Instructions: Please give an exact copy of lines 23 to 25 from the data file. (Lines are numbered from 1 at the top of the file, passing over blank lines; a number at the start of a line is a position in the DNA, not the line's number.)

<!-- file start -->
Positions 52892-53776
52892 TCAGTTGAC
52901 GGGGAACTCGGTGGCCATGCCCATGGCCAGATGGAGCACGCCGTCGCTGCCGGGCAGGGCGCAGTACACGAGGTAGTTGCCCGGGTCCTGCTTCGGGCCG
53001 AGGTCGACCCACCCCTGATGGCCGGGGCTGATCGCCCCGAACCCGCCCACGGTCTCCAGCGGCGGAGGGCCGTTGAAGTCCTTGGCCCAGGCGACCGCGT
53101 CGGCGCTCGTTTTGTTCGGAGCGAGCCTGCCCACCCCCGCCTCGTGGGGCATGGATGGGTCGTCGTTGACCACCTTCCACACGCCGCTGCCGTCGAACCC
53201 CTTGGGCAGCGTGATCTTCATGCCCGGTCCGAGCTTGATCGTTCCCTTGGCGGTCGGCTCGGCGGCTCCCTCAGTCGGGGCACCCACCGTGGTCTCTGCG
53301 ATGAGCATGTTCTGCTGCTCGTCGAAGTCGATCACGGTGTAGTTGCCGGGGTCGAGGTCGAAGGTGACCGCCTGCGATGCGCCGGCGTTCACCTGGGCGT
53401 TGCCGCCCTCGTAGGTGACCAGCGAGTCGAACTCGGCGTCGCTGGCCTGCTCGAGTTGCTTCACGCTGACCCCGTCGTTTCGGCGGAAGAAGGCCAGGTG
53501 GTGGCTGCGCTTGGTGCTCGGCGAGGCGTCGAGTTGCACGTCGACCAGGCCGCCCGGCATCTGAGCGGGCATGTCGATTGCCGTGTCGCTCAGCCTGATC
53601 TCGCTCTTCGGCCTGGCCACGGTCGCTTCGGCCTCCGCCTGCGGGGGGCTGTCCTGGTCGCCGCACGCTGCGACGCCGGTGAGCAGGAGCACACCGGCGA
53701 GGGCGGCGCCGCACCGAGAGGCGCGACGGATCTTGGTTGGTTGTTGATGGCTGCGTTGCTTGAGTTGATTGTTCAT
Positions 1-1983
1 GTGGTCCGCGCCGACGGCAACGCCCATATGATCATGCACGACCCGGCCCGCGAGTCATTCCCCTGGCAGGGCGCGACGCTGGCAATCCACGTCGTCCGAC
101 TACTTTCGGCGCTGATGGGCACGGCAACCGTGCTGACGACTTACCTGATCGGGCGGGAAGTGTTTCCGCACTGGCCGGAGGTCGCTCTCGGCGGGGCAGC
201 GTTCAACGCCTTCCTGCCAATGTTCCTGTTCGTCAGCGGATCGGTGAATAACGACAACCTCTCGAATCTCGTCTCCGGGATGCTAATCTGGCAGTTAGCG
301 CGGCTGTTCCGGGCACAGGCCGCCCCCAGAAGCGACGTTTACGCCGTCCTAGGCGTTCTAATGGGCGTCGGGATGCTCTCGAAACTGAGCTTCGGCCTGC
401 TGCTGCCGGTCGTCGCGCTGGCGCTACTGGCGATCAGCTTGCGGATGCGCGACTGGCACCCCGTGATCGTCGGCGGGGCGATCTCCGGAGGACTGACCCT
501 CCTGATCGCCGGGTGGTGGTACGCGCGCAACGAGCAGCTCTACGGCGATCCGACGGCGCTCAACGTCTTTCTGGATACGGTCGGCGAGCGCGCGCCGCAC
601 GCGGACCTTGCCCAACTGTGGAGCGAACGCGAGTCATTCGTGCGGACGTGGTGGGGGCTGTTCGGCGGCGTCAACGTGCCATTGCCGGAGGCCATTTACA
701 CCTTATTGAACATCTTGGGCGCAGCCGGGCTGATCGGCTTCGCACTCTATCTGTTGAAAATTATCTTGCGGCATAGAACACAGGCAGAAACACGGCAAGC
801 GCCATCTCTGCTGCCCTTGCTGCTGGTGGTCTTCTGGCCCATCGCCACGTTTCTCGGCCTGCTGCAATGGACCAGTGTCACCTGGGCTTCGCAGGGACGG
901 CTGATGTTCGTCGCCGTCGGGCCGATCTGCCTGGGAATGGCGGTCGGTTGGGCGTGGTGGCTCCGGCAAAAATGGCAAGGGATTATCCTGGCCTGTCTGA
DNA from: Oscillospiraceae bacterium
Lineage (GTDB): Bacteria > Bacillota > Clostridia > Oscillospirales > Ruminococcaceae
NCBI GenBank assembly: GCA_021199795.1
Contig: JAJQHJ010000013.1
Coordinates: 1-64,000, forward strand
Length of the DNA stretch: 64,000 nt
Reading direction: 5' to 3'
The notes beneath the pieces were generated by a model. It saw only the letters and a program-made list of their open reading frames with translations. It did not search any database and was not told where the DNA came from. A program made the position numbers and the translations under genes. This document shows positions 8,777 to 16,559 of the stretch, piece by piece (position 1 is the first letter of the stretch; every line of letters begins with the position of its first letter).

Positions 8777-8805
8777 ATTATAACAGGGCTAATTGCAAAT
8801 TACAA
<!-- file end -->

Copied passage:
DNA from: Oscillospiraceae bacterium
Lineage (GTDB): Bacteria > Bacillota > Clostridia > Oscillospirales > Ruminococcaceae
NCBI GenBank assembly: GCA_021199795.1